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After Texan who posed as Hasid charged with sex crimes, son charged with abuse too

A man in Texas has been charged with sexual assault and human smuggling, months after his father, who posed as a Hasidic Jew with a “unique family” of nine adopted sons, was arrested for a slew of sex crimes.

Hayim Nissim Cohen, 39, fabricated his Jewish background and used the fake persona to help him adopt nine boys. He paraded the family on social media and in the news, receiving glowing coverage from Jewish and mainstream US media outlets.

Behind the sunny facade, however, he allegedly sexually abused some of his own adopted sons and a foreign exchange student who stayed with the family.

He was arrested in March on 11 charges of child sexual and physical abuse and remains in custody.

His eldest adopted son, Avshalom Cohen, 22, was arrested last month and charged in Houston with felony sexual assault of a child. He remains in police custody and his lawyer did not respond to a request for comment.

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Avshalom Cohen sexually assaulted one of his younger adopted brothers in 2020, according to charging documents, an accusation that surfaced while investigators questioned his father’s alleged victims.

Avshalom Cohen allegedly coerced the victim into sexual abuse, and bribed him with nicotine vapes and energy drinks. The victim also feared repercussions if he refused the advances due to the threats inside the home, he told investigators.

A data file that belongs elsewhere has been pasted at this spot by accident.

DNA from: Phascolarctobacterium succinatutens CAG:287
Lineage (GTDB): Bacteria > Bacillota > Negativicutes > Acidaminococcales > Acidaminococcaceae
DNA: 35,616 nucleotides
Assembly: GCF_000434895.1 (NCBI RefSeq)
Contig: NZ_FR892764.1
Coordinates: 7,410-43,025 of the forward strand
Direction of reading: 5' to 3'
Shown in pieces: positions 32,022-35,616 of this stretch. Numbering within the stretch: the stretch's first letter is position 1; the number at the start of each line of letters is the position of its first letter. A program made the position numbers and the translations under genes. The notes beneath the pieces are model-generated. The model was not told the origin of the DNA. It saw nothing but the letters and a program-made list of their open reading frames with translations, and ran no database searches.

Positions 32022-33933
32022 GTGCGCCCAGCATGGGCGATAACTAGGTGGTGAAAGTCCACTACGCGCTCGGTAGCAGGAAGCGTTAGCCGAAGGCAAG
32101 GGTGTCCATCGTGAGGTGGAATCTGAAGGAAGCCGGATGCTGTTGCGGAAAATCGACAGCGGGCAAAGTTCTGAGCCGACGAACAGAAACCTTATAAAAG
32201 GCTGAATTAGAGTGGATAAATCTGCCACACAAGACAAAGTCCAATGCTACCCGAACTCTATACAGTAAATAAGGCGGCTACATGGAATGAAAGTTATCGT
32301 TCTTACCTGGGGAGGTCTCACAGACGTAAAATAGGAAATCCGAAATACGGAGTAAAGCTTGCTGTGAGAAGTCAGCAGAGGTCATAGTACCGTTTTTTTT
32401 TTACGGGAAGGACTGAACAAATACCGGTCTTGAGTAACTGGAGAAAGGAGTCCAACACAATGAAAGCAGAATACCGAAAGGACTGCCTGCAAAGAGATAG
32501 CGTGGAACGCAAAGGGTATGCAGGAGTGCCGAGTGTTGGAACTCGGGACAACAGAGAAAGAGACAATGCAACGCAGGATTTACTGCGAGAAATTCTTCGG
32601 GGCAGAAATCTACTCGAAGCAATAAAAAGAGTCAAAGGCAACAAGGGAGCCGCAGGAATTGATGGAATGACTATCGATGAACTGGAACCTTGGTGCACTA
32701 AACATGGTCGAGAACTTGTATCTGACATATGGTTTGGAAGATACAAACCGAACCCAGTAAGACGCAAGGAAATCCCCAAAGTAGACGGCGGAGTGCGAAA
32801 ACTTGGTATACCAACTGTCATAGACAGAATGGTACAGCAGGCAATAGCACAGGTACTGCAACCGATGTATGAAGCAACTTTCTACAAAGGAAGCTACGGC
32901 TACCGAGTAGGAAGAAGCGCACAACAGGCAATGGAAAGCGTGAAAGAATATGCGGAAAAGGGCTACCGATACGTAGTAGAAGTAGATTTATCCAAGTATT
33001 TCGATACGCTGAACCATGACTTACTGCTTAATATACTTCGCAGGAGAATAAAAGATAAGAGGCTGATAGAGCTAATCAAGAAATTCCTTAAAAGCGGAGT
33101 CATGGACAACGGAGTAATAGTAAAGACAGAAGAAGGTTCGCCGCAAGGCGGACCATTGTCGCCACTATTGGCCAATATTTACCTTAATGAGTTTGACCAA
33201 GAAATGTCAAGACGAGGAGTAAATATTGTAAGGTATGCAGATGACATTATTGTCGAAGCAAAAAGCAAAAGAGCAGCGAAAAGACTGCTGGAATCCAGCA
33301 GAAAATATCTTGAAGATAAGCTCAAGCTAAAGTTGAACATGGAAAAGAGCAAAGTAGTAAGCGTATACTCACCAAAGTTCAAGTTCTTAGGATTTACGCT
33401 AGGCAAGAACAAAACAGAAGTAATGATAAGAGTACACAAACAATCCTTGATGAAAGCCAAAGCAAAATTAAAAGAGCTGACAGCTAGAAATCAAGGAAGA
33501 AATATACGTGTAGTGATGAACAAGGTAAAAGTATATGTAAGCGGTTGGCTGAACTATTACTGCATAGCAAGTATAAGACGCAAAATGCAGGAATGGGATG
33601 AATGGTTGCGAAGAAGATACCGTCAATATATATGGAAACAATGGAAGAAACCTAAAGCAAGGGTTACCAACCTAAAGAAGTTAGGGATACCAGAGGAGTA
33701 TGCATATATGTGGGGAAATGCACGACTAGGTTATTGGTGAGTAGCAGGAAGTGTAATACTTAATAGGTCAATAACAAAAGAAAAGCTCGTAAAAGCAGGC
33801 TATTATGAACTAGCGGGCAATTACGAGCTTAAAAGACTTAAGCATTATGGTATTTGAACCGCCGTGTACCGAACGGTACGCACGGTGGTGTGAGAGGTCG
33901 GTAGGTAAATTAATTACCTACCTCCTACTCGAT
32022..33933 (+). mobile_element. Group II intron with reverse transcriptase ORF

In a separate incident, Avshalom Cohen also violently beat one of his younger adopted brothers who had been arguing with their father. Avshalom, who was 20 at the time, intervened in the argument, shoved the smaller child to the ground, beat him into submission and insulted him, saying, “That is what you get, you little ass kid,” according to charging documents.

Investigators have also determined that father Hayim Cohen kept the children locked in their rooms at almost all times before his arrest, except for the two eldest. The younger children were only allowed out of their rooms once or twice a day to use the bathroom and to eat a single meal. On social media, Hayim Cohen said the children were home-schooled.

After Hayim Cohen’s arrest, his six adopted sons who were still minors were transferred to Child Protective Services. The elder three sons, including Avshalom Cohen, were already adults.

Avshalom Cohen was also arrested earlier this year for human smuggling in a town in Texas next to the border with Mexico. He was found driving a van transporting eight undocumented migrants, and in possession of a firearm and fake police badge, local media reported.

Hayim Nissim Cohen and his nine adopted sons in a photo posted to their family Facebook page in 2021. (Facebook; used in accordance with Clause 27a of the Copyright Law)

Hayim Cohen’s arrest earlier this year garnered widespread attention due to the family’s prior media presence and unusual composition, and exposed a lack of oversight by state authorities and a private company that placed exchange students in the suspect’s home, critics said. The case also fed into antisemitism and perturbed the local Houston Jewish community.

Cohen presented himself as a single Hasidic man, and he and his adopted sons chronicled their lives as a religious Jewish family on social media and on a website he hosted, branding themselves “Our Unique Family.” The family’s TikTok channels had hundreds of thousands of followers and videos with more than 5 million views. Videos showed the children dancing, doing skits, cooking kosher food and celebrating holidays.

The family also received fawning press coverage from local media and Jewish news outlets in recent years.

Evidence, however, indicates that Cohen fabricated his Jewish background and that of his adopted children, who he claimed were all born Jewish.